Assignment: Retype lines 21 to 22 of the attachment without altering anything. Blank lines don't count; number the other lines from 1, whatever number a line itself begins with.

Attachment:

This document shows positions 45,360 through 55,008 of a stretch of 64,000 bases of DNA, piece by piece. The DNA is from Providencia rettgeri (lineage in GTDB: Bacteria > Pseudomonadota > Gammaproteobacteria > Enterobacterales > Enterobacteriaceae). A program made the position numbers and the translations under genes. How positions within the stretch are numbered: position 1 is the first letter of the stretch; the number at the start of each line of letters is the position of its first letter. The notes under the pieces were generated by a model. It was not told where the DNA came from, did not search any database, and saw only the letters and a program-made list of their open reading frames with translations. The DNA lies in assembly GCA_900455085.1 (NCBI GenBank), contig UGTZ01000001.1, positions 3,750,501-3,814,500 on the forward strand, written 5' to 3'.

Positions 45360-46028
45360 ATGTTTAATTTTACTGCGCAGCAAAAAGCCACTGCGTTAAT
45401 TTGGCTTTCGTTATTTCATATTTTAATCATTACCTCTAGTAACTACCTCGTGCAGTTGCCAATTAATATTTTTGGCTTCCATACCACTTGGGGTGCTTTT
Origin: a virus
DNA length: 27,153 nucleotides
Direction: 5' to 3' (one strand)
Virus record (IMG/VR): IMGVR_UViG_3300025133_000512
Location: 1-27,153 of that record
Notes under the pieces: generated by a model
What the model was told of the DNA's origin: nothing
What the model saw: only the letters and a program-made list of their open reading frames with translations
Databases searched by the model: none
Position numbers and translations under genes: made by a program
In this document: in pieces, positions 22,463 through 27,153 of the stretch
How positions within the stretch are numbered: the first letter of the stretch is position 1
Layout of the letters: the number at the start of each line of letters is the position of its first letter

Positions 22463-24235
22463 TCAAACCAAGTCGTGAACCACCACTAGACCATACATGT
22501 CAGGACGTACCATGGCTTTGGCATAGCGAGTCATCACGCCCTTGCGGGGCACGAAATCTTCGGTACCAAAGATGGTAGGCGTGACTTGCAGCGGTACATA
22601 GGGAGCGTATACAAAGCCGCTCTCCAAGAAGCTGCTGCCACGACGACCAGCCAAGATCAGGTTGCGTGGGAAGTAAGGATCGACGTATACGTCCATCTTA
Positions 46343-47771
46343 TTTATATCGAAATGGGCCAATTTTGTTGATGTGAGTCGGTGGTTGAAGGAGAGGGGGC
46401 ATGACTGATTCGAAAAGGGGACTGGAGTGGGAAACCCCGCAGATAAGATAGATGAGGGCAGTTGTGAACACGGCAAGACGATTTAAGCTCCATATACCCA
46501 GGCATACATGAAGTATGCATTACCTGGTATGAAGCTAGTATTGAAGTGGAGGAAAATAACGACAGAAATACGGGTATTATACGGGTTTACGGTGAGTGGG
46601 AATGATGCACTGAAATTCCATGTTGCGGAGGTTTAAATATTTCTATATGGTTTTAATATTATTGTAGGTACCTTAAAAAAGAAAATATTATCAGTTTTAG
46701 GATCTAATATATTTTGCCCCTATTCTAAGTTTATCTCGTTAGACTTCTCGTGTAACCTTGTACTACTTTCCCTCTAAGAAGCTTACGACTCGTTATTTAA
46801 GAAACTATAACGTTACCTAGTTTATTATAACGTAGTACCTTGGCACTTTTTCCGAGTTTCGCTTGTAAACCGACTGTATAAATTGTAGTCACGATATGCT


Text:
22601 GGGAGCGTATACAAAGCCGCTCTCCAAGAAGCTGCTGCCACGACGACCAGCCAAGATCAGGTTGCGTGGGAAGTAAGGATCGACGTATACGTCCATCTTA
Positions 46343-47771